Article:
30 Mar 2021

[Dissertation] Conversational Pattern Mining using Motif Detection

Masters dissertation by Nicolle Garber, Faculty of Engineering, Built Environment and Information Technology University of Pretoria, Pretoria


Nicolle Garber, MITC Big Data Science


Dr. Vukosi Marivate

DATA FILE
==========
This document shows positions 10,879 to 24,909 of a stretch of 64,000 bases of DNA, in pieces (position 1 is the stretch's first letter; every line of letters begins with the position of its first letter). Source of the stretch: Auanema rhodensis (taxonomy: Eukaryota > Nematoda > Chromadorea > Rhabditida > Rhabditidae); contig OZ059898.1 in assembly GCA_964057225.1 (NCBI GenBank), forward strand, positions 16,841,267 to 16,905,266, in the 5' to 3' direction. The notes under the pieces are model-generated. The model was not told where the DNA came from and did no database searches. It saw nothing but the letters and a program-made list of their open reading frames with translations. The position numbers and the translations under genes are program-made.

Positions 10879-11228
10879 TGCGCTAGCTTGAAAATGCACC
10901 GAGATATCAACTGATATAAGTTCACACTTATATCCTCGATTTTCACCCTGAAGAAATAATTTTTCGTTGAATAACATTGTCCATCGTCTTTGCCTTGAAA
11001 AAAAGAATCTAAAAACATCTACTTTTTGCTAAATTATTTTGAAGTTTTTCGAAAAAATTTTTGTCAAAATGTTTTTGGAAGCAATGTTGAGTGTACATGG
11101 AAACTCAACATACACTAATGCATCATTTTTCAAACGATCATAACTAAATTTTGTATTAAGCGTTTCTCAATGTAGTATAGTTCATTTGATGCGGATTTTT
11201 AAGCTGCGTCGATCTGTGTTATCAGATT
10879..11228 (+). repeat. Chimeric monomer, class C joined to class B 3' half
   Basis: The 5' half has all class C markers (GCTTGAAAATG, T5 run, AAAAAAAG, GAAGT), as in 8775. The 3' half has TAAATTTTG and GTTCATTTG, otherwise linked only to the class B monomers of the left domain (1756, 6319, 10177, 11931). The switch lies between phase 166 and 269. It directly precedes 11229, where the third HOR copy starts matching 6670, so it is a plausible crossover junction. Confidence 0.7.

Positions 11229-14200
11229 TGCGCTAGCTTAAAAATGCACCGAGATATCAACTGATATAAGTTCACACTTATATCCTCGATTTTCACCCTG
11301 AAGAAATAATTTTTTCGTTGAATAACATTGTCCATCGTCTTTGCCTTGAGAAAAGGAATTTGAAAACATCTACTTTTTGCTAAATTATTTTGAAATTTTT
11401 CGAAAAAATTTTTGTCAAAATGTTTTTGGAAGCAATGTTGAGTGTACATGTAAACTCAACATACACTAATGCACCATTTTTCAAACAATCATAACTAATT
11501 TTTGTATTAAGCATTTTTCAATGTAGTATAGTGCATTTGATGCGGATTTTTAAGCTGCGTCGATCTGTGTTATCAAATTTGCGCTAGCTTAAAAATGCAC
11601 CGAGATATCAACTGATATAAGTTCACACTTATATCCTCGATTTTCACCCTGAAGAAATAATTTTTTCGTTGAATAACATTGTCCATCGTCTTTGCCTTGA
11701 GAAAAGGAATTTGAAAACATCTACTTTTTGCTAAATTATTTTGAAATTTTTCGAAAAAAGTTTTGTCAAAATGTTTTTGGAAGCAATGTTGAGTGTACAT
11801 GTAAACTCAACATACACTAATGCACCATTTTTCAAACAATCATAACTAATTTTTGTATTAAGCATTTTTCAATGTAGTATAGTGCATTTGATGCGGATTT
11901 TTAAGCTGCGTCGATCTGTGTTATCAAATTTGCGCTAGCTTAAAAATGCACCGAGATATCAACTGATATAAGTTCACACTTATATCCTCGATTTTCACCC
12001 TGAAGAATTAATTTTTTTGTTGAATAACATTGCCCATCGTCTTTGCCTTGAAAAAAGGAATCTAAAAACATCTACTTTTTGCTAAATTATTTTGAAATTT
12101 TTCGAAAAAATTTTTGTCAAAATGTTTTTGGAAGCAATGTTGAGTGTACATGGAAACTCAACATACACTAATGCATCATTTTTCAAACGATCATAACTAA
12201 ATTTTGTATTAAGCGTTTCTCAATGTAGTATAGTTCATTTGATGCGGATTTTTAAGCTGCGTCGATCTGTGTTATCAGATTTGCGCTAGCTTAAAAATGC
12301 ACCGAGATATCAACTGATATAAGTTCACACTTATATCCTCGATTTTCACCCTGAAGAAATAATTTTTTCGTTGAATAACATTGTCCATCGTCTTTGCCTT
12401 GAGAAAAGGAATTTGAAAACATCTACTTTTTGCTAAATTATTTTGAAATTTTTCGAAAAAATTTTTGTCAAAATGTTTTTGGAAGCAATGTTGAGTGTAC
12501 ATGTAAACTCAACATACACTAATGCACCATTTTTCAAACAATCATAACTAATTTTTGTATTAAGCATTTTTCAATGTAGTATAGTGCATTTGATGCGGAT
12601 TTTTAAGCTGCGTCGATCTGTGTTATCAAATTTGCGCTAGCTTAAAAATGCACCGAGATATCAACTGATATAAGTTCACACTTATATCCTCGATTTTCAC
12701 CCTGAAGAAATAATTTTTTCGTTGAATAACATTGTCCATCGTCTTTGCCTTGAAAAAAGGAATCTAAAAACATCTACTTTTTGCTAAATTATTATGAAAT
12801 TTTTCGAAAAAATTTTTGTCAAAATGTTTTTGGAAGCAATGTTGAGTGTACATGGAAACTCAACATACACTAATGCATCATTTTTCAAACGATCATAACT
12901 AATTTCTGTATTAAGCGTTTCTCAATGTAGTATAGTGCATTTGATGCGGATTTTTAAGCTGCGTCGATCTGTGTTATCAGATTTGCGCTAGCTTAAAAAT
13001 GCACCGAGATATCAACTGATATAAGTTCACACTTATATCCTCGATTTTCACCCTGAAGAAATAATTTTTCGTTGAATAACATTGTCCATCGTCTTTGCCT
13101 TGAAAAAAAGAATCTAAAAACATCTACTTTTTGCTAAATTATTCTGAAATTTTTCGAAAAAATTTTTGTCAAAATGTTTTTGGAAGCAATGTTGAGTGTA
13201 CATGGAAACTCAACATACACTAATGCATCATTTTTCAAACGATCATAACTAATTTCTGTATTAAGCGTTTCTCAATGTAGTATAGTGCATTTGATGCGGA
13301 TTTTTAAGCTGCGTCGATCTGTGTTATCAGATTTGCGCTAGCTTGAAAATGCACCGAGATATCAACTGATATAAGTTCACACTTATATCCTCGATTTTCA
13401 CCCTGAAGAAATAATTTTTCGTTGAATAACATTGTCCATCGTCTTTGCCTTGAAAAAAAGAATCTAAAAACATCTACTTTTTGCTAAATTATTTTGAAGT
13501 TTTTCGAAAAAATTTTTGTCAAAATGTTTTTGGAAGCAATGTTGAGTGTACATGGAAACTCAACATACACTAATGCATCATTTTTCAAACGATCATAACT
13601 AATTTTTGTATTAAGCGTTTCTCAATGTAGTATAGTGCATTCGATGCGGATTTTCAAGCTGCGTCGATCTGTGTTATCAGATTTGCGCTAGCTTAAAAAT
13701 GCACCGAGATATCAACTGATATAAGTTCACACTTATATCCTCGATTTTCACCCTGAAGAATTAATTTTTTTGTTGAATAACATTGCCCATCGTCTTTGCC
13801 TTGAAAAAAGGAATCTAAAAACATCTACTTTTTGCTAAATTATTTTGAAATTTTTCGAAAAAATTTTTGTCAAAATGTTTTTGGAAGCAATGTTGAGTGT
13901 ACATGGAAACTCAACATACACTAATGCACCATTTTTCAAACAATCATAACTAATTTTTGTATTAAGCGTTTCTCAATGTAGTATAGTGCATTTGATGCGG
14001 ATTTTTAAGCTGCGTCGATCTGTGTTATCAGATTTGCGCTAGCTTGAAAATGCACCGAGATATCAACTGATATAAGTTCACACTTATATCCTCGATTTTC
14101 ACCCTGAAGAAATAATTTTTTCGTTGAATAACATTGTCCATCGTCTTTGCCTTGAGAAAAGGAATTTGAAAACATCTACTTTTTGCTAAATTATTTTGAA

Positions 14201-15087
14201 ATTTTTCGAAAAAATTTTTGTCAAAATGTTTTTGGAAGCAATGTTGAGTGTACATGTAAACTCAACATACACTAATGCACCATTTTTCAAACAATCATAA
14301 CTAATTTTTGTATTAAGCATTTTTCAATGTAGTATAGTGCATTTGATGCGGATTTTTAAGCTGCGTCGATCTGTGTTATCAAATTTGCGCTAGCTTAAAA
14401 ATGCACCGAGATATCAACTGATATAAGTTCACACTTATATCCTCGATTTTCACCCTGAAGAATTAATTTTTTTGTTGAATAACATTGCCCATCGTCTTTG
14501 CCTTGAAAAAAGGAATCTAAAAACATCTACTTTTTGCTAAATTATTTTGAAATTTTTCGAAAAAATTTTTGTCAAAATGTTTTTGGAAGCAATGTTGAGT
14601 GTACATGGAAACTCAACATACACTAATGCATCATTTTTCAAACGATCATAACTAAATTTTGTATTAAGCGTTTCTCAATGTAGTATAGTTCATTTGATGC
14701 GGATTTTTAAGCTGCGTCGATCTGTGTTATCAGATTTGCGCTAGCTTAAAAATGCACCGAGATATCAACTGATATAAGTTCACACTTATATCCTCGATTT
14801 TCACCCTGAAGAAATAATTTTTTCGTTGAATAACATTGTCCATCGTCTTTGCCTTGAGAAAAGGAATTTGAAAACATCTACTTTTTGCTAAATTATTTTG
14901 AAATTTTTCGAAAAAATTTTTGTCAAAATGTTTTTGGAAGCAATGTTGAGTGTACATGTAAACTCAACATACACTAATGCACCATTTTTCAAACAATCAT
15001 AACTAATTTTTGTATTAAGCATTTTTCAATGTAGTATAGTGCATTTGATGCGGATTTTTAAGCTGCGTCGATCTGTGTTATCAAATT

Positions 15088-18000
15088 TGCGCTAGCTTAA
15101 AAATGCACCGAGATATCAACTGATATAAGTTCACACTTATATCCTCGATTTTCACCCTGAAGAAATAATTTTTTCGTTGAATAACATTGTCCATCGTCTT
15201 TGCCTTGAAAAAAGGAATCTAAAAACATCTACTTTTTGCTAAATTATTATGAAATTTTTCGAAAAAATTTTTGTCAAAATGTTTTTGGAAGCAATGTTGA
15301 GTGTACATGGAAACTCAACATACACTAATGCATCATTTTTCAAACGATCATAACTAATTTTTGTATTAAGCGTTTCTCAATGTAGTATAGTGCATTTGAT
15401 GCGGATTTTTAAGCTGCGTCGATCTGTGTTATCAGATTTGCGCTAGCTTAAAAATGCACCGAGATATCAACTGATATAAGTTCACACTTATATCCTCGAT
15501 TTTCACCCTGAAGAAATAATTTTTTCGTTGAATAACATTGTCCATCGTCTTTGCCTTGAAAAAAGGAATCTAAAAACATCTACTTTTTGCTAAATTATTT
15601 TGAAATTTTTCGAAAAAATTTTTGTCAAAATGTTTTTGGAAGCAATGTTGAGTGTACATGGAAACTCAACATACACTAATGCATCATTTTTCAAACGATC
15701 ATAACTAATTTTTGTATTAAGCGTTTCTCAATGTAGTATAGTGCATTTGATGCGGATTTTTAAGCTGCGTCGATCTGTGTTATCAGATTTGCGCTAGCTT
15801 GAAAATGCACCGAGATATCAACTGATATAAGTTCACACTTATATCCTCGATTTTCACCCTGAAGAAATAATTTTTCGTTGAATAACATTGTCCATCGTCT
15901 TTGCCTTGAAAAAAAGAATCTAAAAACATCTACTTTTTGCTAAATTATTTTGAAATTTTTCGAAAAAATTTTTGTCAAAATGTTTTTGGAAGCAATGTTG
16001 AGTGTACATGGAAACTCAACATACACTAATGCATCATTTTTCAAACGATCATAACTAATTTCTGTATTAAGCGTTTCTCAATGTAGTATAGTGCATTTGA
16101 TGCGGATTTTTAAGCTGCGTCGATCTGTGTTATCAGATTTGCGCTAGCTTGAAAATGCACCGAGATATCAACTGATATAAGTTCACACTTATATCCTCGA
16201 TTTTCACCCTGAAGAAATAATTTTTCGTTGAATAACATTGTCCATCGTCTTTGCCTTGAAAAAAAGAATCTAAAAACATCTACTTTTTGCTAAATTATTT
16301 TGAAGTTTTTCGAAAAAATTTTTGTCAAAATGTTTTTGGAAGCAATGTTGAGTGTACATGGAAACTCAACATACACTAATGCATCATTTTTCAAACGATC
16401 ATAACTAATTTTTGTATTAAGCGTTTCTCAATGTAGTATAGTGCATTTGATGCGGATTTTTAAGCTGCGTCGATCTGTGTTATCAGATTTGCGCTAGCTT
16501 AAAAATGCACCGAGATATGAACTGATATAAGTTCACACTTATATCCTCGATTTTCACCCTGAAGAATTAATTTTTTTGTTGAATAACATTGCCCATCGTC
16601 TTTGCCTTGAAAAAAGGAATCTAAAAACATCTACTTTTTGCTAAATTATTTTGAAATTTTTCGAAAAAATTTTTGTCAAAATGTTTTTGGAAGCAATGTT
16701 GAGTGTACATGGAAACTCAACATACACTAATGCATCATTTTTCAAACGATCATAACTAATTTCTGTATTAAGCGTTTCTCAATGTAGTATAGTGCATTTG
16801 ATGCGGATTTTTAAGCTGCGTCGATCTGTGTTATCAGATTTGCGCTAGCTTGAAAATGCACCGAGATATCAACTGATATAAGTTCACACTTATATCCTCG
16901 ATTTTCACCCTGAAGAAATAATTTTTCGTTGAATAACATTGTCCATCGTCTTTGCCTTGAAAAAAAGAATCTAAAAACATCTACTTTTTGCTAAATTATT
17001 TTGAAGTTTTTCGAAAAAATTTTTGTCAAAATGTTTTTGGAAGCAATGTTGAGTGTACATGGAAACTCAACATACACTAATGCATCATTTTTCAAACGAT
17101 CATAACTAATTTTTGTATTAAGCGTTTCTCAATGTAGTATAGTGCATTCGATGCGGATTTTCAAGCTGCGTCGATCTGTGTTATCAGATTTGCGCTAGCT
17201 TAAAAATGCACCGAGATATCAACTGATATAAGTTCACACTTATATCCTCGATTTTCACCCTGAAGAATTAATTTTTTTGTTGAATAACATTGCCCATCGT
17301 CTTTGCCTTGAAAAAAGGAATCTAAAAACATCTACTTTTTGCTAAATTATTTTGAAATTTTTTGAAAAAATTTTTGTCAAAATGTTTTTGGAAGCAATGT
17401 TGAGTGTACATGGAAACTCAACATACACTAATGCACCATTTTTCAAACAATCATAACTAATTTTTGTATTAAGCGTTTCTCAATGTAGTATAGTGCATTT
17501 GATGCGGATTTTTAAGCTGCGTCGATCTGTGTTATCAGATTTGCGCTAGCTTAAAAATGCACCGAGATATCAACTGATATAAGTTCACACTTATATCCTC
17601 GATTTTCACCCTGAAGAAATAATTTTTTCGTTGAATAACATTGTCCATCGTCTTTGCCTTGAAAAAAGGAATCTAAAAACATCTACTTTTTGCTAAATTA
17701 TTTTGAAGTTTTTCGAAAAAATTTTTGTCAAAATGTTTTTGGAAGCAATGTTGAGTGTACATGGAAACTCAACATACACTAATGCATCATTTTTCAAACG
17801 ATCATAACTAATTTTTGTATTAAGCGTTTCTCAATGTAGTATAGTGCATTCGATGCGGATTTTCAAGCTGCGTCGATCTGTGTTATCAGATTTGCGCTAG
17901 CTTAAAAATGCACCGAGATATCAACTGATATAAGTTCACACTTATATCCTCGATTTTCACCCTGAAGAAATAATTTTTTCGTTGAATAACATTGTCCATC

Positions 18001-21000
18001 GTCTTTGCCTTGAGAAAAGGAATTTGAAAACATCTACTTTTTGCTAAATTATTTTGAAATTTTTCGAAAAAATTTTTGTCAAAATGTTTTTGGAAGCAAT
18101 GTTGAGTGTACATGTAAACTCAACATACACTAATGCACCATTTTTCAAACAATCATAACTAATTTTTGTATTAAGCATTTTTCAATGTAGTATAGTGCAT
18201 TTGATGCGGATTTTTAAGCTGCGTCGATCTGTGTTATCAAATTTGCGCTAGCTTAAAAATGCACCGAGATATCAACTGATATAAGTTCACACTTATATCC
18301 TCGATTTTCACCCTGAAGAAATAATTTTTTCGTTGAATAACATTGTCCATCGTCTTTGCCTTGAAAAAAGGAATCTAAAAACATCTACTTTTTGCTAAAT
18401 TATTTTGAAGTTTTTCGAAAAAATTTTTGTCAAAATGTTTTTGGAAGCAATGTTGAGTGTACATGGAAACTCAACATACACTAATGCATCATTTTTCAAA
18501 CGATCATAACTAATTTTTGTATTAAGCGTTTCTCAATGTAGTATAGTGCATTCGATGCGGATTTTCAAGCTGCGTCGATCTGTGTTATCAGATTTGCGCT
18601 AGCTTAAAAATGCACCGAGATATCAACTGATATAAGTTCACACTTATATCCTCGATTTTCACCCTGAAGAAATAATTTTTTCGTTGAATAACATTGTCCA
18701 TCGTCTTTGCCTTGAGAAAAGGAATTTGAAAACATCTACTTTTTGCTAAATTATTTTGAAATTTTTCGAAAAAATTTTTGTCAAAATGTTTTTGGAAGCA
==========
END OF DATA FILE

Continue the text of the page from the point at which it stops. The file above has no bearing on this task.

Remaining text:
Conversational mining has become a subject of great interest due to the explosion of the consumption and generation of social and other related online media. Supplementing this is the advancement in pre-trained language models, and other embedding techniques which have helped us to leverage these important sources of information. Conversation is an interesting domain to analyze in terms of its complexity and value in society. Complexity arises because a conversation can be asynchronous and can involve multiple parties. Additionally, it is computationally intensive to process. A lot of value can be derived from mining conversations, particularly in goal-oriented domains. We use unsupervised methods in our work in order to develop a conversational pattern mining technique. This negates time consuming, knowledge demanding and resource intensive labeling exercises. The aim of our work is to extract short segments of repeating ideas in conversations, also known as motifs. This can be useful for searching for particular conversational cues as well as clustering, understanding and characterizing sets of conversations. The task of identifying repeating patterns in sequences is well researched in the field of Bioinformatics. In our work, we adapt this to the field of Natural Language Processing and make several extensions to a motif detection algorithm. We split the work into two major parts. The first is sequence creation, which entails converting sequences of text (conversations) into meaningful numeric sequences. The second is the emphasis of the work, whereby we focus on the explanation of the motif detection algorithm, its adaptation and extension. In this research, we use used the Gibbs Sampling algorithm. In order to use this algorithm in a language setting, we modify the algorithm to cater for vector-valued sequences. These sequences are representationsof conversations. They are constructed by grouping phrase-level embeddings via a community detection algorithm on a graph, in which relationships between phrases are edge weights. These groups of phrases form logical phrase abstractions which we call phrase classes. In order to use phrase classes as a base for the motif-detection algorithm, we reduced the phrase class dimension using the UMAP algorithm. We demonstrated the application of the algorithm on a dynamic, real world open-source film script data set. In this study we ran an exploratory investigation into the types of motifs we were able to mine